Some references:

Among the Quechua [Inca] people of Peru and Bolivia, coca chewing is a powerful means of differentiating themselves from other ethnic groups. Handling, sharing, and consumption are closely governed by rules of etiquette. Adherence to these rules implies the presentation of one’s self as a participant in this [Quechua] tradition.

To Be Quechua: the Symbolism of Cocoa Chewing in Highland Peru  C. Allen  (1981:157).

Ah, devil ether ‑ a total body drug.  The mind recoils in horror, unable to communicate with the spinal column.  The hands flap crazily, unable to get  money out of the pocket… garbled laughter and hissing from the mouth… always smiling [author’s ellipses].  Ether is the perfect drug for Las Vegas.

Fear and Loathing in Las Vegas Hunter S. Thompson 980:47).

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St Patrick’s Day—that’s white peoples’ day. They get scary when they drink—all in a big crowd pretendin’ they’re Irish and looking for trouble.

Drinking Politics  (An African American comment)Marcus  (my files).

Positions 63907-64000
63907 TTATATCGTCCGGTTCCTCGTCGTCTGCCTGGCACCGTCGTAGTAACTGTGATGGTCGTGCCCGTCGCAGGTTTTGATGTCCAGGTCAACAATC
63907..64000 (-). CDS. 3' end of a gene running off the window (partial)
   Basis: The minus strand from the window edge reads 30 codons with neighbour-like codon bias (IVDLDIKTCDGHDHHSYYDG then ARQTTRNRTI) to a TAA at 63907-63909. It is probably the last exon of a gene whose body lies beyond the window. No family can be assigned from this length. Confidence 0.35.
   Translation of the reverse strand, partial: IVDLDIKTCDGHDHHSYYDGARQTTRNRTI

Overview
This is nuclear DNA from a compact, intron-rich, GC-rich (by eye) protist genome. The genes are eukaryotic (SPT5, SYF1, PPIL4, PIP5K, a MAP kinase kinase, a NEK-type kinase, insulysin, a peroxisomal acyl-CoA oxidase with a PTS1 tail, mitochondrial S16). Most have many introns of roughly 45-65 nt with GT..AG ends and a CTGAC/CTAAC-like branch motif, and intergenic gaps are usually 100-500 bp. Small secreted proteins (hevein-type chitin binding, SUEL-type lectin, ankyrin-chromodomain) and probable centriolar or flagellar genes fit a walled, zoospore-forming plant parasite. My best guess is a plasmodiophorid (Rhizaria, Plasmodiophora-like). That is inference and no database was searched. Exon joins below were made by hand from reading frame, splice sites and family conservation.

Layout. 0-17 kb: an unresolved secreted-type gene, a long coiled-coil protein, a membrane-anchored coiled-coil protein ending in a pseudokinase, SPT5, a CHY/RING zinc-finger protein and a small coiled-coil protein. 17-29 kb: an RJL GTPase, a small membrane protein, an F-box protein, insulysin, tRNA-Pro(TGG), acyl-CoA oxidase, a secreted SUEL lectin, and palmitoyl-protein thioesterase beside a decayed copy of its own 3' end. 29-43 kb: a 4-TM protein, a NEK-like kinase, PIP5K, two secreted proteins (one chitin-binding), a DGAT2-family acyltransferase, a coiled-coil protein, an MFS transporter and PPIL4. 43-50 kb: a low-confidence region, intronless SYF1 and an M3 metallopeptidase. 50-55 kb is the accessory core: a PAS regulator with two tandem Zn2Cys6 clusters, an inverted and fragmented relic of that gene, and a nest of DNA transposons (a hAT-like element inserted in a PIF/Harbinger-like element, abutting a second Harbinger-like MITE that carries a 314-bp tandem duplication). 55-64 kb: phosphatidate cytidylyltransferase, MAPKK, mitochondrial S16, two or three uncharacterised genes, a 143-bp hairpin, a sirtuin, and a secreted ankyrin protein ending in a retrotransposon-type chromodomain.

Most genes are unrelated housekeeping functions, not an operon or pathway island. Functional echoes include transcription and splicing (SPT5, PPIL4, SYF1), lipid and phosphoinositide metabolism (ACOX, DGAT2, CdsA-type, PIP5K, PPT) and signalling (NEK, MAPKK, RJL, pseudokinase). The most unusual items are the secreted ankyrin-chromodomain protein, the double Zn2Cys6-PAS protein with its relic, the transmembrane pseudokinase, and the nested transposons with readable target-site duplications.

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And below, a  contrary example: an Aboriginal Elder argues that tying alcohol consumption to a significant cultural value in isolated Aboriginal desert camps has disastrous consequences.

Indigenous generosity and reciprocity are admirable, and indeed beautiful features of our [Aboriginal] culture. But when you add addiction to foreign substances and habits to this culture, things that are admirable and beautiful become deformed and destructive. Demand sharing and alcohol just don’t mix. Cultural obligation makes it near impossible for Aborigines to ‘normalise’ their drinking.[1]

‘Shared descent into the maelstrom of addiction.’  Noel Pearson.  Director of the Cape York Institute for Public Policy  in The Week End Australian. October 13-14, 2012.

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Liquor  advertising, which is designed to efficiently persuade people to consume particular brands of alcohol, pursues this task by associating alcohol with admired social values and goals, not by stressing the pleasures of drinking (my emphasis).  McConville  (1983) made a study of all advertisements appearing in the print media in Great Britain during the first quarter of 1982.  She found that when men were the target of sales campaigns, liquor consumption was tied to ‘challenge, dominance, competition, and remaining unmarried’(1983:59).   When potential women buyers were considered, again the pleasure of  drinking went unmentioned.The ‘bait’ of advertisements aimed at women was pairing off with a man; there are no advertisements which appeal to women on any other basis (McConville 1983:59).